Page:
Dear doctor

Prostate surgery fears

Q: I am 53 and was recently diagnosed with prostate cancer. I am due to have major surgery, which I understand may make me impotent and incontinent. My wife heard about a treatment called gene therapy that sounds much less drastic. Would it be suitable for me and how can I find out about it?

A: As you say, current prostate cancer treatments have risks, so there is lots of work on less aggressive methods. Researchers at the Queen Elizabeth hospital in Birmingham are set to inject a genetically modified form of the common cold virus (adenovirus) into prostate cancer cells. It enters the cancer cells then makes a chemical that activates a drug which kills cancer cells. It is hoped that this method will be used in frail men for whom surgery may be dangerous or when radiotherapy has not worked. It seems unlikely that it will replace surgery for younger men such as you and it remains to be seen how safe and effective it is.

Pigment problem

Q: About four months ago I had a skin graft to my lower leg. I have been told the graft and donor areas will eventually fade but there will always be a difference in skin colour between the damaged and undamaged areas. Can anything be done to improve the appearance, for example using lasers?

A: The graft will lose its shiny, pink look and look less obvious than it does now. Lasers can't reliably restore pigment to a skin graft. Camouflage make-up or fake tan may be your best bets. The Red Cross offers a wonderful service to show you how to apply camouflage creams matched to your skin colour. They're waterproof and can stay on for two to three days. You need to be referred by a consultant or GP and the service is free, though you will be asked to make a donation. For details of your nearest Red Cross skin camouflage service, look in the phone book or visit www.redcross.org.uk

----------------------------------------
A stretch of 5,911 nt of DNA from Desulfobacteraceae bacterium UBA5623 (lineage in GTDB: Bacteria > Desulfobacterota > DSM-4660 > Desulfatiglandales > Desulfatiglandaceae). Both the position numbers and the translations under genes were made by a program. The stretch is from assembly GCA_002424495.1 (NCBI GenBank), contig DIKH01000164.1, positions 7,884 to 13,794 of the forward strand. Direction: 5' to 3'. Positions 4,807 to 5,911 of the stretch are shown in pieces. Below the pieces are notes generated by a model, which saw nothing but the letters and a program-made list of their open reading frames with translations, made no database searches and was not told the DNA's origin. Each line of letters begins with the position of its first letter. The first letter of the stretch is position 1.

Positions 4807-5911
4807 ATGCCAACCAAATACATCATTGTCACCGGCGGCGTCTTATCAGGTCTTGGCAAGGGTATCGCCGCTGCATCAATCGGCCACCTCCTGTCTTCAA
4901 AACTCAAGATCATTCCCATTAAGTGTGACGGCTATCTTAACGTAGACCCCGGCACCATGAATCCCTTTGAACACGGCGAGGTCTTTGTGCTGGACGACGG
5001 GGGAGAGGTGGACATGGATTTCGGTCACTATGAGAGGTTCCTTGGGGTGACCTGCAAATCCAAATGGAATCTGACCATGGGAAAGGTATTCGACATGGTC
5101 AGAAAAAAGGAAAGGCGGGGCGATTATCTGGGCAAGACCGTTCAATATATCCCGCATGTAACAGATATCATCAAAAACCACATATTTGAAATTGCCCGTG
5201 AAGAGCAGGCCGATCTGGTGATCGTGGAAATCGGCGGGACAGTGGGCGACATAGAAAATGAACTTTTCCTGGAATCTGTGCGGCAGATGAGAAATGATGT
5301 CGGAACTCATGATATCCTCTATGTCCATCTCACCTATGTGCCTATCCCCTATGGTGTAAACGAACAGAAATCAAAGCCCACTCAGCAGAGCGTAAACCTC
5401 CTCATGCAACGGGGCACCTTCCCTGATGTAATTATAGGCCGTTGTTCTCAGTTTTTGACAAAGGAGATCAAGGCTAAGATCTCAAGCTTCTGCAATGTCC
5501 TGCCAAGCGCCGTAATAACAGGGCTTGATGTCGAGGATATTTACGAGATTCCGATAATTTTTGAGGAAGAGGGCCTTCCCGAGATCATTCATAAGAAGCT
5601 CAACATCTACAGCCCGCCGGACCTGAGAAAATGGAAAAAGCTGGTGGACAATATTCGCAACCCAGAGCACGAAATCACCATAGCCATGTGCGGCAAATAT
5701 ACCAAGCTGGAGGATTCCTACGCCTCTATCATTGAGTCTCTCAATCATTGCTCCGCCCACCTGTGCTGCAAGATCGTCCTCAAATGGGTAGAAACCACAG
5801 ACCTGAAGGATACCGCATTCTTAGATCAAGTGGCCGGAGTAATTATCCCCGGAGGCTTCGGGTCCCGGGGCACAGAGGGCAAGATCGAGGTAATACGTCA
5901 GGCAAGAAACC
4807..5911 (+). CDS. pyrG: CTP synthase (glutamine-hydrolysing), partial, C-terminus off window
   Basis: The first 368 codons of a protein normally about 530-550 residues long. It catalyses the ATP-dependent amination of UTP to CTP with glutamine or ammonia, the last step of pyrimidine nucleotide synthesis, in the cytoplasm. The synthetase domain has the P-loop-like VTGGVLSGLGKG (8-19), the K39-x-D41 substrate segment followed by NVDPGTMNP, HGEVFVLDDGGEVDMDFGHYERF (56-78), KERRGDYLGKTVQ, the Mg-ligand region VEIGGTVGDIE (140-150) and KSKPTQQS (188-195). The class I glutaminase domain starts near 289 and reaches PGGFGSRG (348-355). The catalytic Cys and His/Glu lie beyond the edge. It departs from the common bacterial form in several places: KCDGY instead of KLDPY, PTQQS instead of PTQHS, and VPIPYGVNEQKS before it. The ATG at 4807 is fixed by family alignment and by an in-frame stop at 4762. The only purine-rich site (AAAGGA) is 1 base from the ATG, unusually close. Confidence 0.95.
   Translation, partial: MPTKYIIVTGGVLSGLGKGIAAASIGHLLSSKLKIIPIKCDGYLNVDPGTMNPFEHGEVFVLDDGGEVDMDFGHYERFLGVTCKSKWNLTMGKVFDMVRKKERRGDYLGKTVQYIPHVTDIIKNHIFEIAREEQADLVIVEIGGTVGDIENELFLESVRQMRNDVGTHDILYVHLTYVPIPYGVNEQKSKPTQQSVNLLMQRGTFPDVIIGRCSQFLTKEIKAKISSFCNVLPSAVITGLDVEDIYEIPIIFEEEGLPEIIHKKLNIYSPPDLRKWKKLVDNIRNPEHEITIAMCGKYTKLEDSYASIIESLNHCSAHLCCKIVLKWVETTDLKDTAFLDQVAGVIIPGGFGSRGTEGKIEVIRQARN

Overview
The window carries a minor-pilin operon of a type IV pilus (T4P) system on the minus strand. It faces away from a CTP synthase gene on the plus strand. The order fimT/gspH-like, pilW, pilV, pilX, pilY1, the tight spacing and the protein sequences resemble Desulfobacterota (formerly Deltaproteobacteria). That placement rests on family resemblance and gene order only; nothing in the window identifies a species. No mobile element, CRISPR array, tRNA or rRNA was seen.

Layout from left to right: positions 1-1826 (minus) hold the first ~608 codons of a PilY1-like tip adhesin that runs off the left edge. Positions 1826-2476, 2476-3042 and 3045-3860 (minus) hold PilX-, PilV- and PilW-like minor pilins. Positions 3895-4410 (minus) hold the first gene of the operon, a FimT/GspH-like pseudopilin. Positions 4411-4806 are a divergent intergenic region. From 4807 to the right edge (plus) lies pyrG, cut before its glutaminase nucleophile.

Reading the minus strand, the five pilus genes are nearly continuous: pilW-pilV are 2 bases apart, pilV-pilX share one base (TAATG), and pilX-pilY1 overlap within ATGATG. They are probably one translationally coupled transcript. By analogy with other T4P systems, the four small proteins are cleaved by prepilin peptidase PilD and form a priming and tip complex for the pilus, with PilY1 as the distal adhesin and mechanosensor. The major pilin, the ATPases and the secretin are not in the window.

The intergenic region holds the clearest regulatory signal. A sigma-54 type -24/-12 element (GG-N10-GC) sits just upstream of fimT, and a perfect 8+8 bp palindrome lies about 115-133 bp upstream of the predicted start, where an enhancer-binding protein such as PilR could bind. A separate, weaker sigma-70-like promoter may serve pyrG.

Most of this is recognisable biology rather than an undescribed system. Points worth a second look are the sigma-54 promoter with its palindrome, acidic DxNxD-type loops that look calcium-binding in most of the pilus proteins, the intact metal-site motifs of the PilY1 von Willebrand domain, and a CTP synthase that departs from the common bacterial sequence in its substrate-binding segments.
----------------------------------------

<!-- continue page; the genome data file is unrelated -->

Menstrual tension

Q: For my last four menstrual cycles, the blood has been very dark red/brown. The period only lasts about three days (it used to be five) and isn't painful. I don't have any bleeding outside my periods. I recently had a normal smear test and feel healthy, but this worries me. What could be the problem?

A: There is no problem. When you bleed fairly heavily, it tends to drain out of the uterus quickly and you see fresh red blood. If the bleeding is less heavy, it sits in the uterus for longer; by the time you see it the blood's red pigment has started to break down and it looks brownish. Your periods are short, light and painless - thank heaven for small mercies and don't worry at all!

Thanks to guardian.co.uk who have provided this article. View the original here.